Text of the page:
The magician, on the other hand, considered the King’s palace to be a filthy and miserable cottage and refused to stay there. The royal meal, he said, was awful, and he refused to eat it. As for the court women who accompanied him, he criticized them as both unattractive and offensive, and he would have nothing to do with them!

The King then ordered the construction of a new mansion and sent workers to meticulously paint the walls red and white. By the time the tower was completed, with a height of 10,000 feet, all of his treasuries were empty. He gave it the name Tower of the Central Heavens. Then he selected the most attractive virgins from the States of Chêng and Wei, with bright eyes and alluring features.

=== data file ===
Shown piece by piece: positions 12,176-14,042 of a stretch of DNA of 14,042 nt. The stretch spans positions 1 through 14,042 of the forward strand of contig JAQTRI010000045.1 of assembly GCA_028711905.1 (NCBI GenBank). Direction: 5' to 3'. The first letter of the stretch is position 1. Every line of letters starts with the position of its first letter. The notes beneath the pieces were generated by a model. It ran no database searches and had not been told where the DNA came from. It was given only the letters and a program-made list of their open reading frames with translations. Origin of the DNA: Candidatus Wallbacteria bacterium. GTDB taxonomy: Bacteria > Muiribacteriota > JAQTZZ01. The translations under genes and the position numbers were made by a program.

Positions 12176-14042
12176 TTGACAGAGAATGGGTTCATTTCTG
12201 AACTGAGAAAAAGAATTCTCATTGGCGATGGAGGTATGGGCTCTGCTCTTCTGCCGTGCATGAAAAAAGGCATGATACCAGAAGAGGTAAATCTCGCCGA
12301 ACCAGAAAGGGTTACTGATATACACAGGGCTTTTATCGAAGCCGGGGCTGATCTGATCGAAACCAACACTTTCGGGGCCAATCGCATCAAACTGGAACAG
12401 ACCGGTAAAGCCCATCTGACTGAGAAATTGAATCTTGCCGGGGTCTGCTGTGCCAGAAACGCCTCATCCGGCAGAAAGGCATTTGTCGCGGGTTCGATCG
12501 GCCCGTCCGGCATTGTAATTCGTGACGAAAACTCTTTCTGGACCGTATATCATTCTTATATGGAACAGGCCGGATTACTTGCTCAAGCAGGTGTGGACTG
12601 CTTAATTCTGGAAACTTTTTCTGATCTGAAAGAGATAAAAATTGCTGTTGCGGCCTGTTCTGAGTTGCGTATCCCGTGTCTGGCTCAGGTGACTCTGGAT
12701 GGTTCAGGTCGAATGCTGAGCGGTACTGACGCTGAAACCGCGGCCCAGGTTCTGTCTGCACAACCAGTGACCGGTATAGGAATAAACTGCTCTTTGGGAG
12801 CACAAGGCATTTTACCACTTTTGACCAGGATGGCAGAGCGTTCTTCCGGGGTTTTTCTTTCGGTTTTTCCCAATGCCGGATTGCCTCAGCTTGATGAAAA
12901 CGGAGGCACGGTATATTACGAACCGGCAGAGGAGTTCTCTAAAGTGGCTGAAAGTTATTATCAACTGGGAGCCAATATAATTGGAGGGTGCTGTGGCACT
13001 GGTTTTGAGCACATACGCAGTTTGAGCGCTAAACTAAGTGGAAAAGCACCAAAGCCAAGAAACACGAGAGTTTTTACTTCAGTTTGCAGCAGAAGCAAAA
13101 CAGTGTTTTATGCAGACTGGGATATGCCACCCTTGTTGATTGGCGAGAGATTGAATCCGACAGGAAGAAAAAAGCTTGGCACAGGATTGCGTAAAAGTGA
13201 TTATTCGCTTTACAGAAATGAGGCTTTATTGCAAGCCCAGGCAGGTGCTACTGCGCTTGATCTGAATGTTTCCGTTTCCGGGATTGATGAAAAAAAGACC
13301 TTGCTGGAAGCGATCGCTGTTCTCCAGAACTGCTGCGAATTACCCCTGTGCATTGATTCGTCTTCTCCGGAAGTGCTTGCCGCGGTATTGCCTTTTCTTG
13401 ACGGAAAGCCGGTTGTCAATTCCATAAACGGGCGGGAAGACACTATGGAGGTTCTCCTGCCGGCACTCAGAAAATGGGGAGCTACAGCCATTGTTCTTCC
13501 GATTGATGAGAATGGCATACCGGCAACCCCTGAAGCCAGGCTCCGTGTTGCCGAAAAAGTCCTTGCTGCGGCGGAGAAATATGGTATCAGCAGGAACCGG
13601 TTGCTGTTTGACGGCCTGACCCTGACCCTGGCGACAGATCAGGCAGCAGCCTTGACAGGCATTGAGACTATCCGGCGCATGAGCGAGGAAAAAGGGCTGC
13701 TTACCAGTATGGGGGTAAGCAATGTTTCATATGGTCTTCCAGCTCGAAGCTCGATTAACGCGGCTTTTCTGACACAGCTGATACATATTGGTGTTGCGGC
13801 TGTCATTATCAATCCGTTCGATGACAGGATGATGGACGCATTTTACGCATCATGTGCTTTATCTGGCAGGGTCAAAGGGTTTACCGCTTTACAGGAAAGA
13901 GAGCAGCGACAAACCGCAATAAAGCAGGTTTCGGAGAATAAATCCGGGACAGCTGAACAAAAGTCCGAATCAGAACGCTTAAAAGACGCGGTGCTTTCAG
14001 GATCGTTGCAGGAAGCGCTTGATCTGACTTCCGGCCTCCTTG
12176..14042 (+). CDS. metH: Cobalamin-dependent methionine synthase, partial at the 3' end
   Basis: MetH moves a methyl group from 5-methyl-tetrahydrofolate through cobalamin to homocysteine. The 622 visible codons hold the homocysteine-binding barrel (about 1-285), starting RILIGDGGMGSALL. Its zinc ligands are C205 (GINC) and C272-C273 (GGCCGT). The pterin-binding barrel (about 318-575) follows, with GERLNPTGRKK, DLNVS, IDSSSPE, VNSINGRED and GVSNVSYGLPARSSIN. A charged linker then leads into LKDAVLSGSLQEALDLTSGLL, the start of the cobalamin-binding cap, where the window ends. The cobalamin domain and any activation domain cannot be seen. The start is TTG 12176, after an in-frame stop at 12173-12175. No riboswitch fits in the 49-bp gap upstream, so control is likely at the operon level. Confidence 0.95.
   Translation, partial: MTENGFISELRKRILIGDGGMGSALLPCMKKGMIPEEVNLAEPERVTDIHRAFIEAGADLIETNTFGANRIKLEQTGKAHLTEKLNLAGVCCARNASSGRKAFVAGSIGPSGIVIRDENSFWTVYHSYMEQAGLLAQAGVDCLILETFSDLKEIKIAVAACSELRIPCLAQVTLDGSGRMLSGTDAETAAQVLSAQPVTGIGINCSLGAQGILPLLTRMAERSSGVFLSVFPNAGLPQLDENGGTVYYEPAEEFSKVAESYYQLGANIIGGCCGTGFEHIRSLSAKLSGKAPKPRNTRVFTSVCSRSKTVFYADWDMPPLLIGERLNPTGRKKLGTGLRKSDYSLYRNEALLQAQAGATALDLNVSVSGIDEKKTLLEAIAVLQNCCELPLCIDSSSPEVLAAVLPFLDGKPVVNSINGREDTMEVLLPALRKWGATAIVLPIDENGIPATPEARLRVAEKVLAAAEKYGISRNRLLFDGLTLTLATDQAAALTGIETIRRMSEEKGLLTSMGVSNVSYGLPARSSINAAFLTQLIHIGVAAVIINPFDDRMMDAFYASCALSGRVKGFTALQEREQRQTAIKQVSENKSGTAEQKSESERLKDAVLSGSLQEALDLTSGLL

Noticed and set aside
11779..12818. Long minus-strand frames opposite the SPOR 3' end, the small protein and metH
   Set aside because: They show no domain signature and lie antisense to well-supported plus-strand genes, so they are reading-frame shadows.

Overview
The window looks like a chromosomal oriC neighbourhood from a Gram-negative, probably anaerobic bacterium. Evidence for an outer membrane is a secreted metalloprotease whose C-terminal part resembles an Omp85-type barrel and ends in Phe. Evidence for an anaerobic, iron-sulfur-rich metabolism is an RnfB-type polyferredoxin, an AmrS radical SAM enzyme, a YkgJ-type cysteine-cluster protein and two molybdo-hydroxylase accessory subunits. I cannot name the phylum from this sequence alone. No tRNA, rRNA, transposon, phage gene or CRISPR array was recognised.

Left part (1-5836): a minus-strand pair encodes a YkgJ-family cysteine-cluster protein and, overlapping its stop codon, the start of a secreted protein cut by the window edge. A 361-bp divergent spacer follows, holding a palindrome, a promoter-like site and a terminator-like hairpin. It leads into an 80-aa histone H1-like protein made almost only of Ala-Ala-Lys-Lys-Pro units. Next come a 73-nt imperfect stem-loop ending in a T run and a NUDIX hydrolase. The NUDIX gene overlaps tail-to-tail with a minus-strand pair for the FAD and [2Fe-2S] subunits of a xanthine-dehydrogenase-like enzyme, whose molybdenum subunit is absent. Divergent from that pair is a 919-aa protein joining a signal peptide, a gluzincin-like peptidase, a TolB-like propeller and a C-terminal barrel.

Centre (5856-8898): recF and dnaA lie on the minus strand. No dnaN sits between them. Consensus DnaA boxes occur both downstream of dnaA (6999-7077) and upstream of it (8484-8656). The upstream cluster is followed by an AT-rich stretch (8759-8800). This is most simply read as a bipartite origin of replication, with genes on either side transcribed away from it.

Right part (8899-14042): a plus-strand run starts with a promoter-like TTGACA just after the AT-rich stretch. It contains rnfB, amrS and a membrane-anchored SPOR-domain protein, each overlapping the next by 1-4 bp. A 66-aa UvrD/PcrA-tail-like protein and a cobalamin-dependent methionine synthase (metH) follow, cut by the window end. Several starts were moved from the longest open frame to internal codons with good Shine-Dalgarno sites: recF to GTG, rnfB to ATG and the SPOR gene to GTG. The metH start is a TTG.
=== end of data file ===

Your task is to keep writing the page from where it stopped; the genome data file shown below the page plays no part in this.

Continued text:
He gave them lavish perfumes and fragrant ointments and instructed them to dress in delicate silks with trailing sashes, paint their eyebrows tastefully, accessorize their heads, powder their faces, darken their eyes, and adorn their arms with jeweled bracelets. Then he ordered that fragrant grass be put around the tower, that bands play joyful royal music, that the visitor get changes of magnificent clothing at predetermined intervals, and that delectable breakfast foods be served every morning. The magician first refused to take up residence there; nevertheless, he was finally forced to do so, although he only stayed for a few days.